Yoga for Moms: How to Make Time for Yoga

When we become parents, we often carry around old expectations about how our yoga practice should look based on our “pre-child” days. But that doesn't mean we have no "time" for yoga.
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When we become parents, we often carry around old expectations about how our yoga practice should look based on our “pre-child” days. But that doesn't mean we have no "time" for yoga.
Janet Stone performs Half Side Plank.

Internationally recognized yoga teacher and mother of two Janet Stone, who will lead our upcoming Yoga for Moms online course (enroll now and be the first to know when this mom-inspired course launches), is offering YJ readers a series of weekly "mom-asanas" for serenity, strength, and grounding. This week's practice: making time for yoga.

The number one commodity as a parent is TIME. Time is always precious. And then, during the adventure of motherhood, it can feel as if you go into a vortex where time, as you had experienced it before, is rare. There are fewer moments to linger on a thought, to have a conversation that doesn’t get interrupted after half a word, or to take care of your basic needs. One question I often hear from parents is, "How do I make time for yoga when I can’t even find time to take a shower?"

What I’ve noticed over the years of being a parent and creating support for other parents is that there is no transition period to pause and acknowledge the massive shift that occurs when a child enters our lives. Everything changes, but we still carry around old expectations of how our yoga practice should look based upon how it was in our pre-child days. But that doesn't mean we have no "time" for yoga.

See alsoMom-asana: Reserving Energy, or Making a Don’t-Do List

Ask Yourself: What Constitutes a Yoga Practice?

First, take stock of the moments you do have in a day and what you do with your time. In doing this, it’s important to acknowledge the amount of love and attention that is going toward your child or children, whatever age they may be. This may help you cultivate realistic time frames for the various other parts of your life, including your yoga practice.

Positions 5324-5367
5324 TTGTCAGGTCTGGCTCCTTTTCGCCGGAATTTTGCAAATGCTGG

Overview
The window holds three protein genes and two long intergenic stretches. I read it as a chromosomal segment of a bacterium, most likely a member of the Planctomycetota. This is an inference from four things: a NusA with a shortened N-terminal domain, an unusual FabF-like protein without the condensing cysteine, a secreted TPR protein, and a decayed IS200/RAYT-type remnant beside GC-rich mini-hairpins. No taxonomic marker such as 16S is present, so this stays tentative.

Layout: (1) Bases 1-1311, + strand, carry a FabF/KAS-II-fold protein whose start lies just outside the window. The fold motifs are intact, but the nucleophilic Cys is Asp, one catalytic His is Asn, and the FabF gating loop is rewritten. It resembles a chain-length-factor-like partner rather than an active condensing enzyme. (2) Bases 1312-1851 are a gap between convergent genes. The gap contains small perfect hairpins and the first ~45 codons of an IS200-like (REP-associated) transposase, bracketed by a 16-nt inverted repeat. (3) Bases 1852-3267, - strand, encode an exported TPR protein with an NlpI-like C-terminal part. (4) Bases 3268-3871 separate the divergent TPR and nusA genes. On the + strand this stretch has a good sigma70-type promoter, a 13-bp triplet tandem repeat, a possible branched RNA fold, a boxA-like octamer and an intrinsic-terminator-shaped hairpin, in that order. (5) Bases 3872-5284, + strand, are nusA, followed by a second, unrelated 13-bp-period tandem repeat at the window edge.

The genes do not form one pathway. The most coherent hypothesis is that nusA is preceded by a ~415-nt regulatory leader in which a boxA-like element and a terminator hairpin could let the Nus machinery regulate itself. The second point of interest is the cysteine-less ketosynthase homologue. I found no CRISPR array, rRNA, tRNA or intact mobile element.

Then, ask yourself: What is my deepest intention for my life? Exploring your deepest intentions can help inform your actions, the ways in which you use your time, and how you create space for things that are in service to your life, your vitality, and possibly even your sanity. If one of your deepest intentions is to model a healthy, balanced life for your children with an emphasis on self-love and self-care, then you will want to place time and attention aside to cultivate this modeling. This could be a 15-minute walk in nature that suddenly becomes your “practice,” or 30 minutes of vigorous asanas, or 5 minutes of deep pranayama. As you become more realistic about your time, you may broaden your definition of what constitutes a “practice.” Make these practices doable within the current framework of your life, so you can step off the merry-go-round of feeling guilty about taking too much time away from your kids, then feeling guilty for not taking care of yourself. Remember that a yoga practice only takes minutes. If we stress less about not having enough time, strangely we have more time.

See alsoMom-asana: 3 Practices for Mindful Motherhood

Mom-asana of the Week: Wild Thing (Camatkarasana)

This pose offers an opportunity to explore the openness and space in your own heart. To practice, warm up with simple Sun Salutations. From Downward-Facing Dog, inhale and lift your right leg to the sky. Tip: Keep your toes pointed toward the ground to start. Then, feel the contrast as you begin to open your hip and bend your right knee. Keep your hands deeply connected to the earth and your shoulders evenly balanced. Then, shift your weight into your left hand and roll onto the outer edge of your left foot. Keeping your left hand firmly rooted and left shoulder strong, allow the right foot to drop behind you to the ground outside your left knee as the right arm lifts. You can bring your right hand to your heart and lift your heart into your hand. Find your left hand and right foot and deepen the connection to the earth. This will bring more openness to your heart. If you wish, you can extend your right arm palm up and gently reach it back toward the ground. Return to Downward-Facing Dog and repeat on the left side.

See alsoMom-asana: Slowing Down for Better Sleep

ABOUT JANET STONE
San Francisco-based yoga teacher Janet Stone started her practice at age 17. A student of Max Strom and meditation teacher Prem Rawat, Stone teaches vinyasa flow at events around the world. Her new kirtan album with DJ Drez, Echoes of Devotion, hit number 1 on iTunes’s World Music chart this year. Stone has two daughters and offers this advice to moms: “Motherhood offers infinite lessons in the realms of surrender, empowerment, grace, mistakes, and patience, and then some more patience—as well as the endless unfurling of transitions and change. Practicing yoga amidst this adventure can support us in myriad ways to find our center.” Learn more about her upcoming course, Yoga for Moms.